There’s been a flurry of poetry events lately and lovely things happening.
Hastings Stanza reading
A couple of weeks back the Hastings Poetry Stanza had its second evening of readings as part of the St Leonards Festival. Somehow we all crammed into the bijou bookshop The Bookkeeper, the proprietors of which are extremely supportive of local poetry and generously laid on drinks and nibbles. The heard a wonderful variety of styles and subject matter, from Gavin Martin’s hilarious riff-rant on Liam Fox to some understated and moving work from Andrea Samuelson.
Huge thanks as ever to Antony Mair for managing everything so calmly and efficiently. A most convivial (& warm in every sense of the word) event – and somehow I managed to spill three glasses of wine before a drop had even passed my lips. Serves me right for wearing white trousers.
Clare Best book launch
Last Thursday I was at the newly-opened Depot in Lewes on what felt like the hottest day of the year for the launch of Springlines, the book of Clare Best’s collaboration with artist Mary Ann Aytoun-Ellis. We heard some short readings, enjoyed a rolling slide show of the photos and artwork from the book, shots of Clare’s notebooks (I enjoyed these particularly!) plus photos of previous events around the project. Two years ago I saw the exhibition at Glyndebourne of some of Mary Ann’s paintings and Clare’s poems and it was magnificent. Some of these, together with new work, is currently on show at Tunbridge Wells Museum. Do go see it if you’re anywhere nearby.
In the capacity of my ‘day job’ I’ve recently finished a revamp of Clare’s website – also worth a visit, especially for the lovely recordings Clare has made of several of her poems.
A bit about singing
By the way I passed my singing exam – despite a pathetic showing in the sight-reading test I managed to ‘perform’ the songs convincingly. Today I’m singing with Eastbourne Choral Society in their summer concert (summer is traditionally ‘easy listening’ – show medleys, a bit of Gilbert & Sullivan, John Rutter’s folk-song medley ‘Sprig of Thyme’ etc). It sometimes seems as if both choral singing and poetry take a hiatus in the summer on the assumption that no-one is around during the school holidays, so there’s inevitably a big spree of launches/readings/concerts/festivals before the end of June & July.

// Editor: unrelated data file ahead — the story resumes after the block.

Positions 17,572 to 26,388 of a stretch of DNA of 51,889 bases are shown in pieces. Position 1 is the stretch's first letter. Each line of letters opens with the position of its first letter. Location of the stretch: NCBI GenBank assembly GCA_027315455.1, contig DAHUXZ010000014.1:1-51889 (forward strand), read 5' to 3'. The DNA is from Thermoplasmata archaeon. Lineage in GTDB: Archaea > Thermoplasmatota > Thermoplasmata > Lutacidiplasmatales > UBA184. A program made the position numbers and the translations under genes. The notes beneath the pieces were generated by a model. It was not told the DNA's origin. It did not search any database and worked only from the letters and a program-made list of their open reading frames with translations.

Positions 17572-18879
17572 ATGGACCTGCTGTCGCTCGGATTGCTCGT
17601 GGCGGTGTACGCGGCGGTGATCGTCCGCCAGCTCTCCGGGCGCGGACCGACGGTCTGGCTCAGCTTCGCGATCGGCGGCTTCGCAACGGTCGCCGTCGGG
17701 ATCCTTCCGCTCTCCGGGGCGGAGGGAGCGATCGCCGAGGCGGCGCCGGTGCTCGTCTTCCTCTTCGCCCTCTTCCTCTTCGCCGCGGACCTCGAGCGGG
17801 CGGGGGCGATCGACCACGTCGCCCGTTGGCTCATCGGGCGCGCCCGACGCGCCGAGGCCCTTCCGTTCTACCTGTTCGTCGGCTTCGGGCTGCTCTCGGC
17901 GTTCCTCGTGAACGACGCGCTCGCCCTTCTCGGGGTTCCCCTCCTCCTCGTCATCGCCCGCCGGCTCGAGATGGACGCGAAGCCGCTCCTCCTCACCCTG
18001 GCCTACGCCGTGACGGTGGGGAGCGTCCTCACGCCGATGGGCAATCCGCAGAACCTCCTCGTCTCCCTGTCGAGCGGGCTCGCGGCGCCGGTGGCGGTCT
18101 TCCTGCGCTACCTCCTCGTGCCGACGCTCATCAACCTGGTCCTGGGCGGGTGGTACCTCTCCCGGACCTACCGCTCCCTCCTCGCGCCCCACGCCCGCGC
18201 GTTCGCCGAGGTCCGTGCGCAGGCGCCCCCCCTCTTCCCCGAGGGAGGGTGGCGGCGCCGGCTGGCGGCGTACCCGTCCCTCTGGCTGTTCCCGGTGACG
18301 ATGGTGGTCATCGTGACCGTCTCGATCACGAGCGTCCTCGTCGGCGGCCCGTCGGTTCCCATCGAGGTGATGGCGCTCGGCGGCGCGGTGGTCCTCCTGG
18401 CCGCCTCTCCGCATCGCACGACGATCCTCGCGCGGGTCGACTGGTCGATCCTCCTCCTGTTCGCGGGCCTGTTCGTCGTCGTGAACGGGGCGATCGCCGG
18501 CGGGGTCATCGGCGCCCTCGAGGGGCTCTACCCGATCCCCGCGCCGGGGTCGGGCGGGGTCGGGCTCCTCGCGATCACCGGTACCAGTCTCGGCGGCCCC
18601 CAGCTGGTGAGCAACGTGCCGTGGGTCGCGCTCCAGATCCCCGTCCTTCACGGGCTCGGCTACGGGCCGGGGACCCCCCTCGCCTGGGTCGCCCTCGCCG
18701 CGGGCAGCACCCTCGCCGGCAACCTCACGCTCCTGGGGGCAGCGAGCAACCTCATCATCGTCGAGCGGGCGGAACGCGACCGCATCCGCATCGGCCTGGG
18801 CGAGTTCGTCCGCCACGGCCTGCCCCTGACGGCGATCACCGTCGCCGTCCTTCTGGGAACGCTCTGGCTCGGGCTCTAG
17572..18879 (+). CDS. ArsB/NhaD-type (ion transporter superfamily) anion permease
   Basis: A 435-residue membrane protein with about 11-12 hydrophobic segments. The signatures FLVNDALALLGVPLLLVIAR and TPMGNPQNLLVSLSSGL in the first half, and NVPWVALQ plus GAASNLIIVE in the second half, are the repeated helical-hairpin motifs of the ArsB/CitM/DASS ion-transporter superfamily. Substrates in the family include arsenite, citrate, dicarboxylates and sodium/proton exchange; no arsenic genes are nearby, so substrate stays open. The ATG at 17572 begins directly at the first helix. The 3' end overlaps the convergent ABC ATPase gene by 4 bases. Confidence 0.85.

Speaking of which…
Magma 68 is having a launch event at the London Review Bookshop on Friday 28th July. I’m hoping to combine reading a poem there with a visit to the Hokusai exhibition at the British Museum as it’s just around the corner from the bookshop. It’s the first time I’ve had a poem in Magma so I’m excited about this.
A bit about acceptances & rejections
I’ve had a huge amount of luck this year and it’s a strange feeling to have so many poems in the ‘forthcoming’ pile.
This week I heard that The Rialto are taking two poems for their August issue. This kind of news is always reassuring. Believe me, I get as many rejections as the next poet – I make a point of mentioning all of them here in order to show the real situation, not a sugar-coated one. But I also mention the acceptances, to show that persistence can sometimes pay off. The two poems that The Rialto liked have both been rejected elsewhere, one in particular has been floating around for three years, been rejected by six magazines and got nowhere in two competitions. I have certainly tweaked it from time to time, in between sending out. But not substantially.
I currently have five poems in the ‘recently rejected/review and re-send’ file – three came back from The Poetry Review (I can only try!), one from The Rialto and one from Poetry News. It’s now a question of do I have anything newer that’s ready to go, or do I ‘review and re-send’? Historically I tend not to send something out right away but let it sit and stew for at least a few months. So maybe I’ve answered my own question there.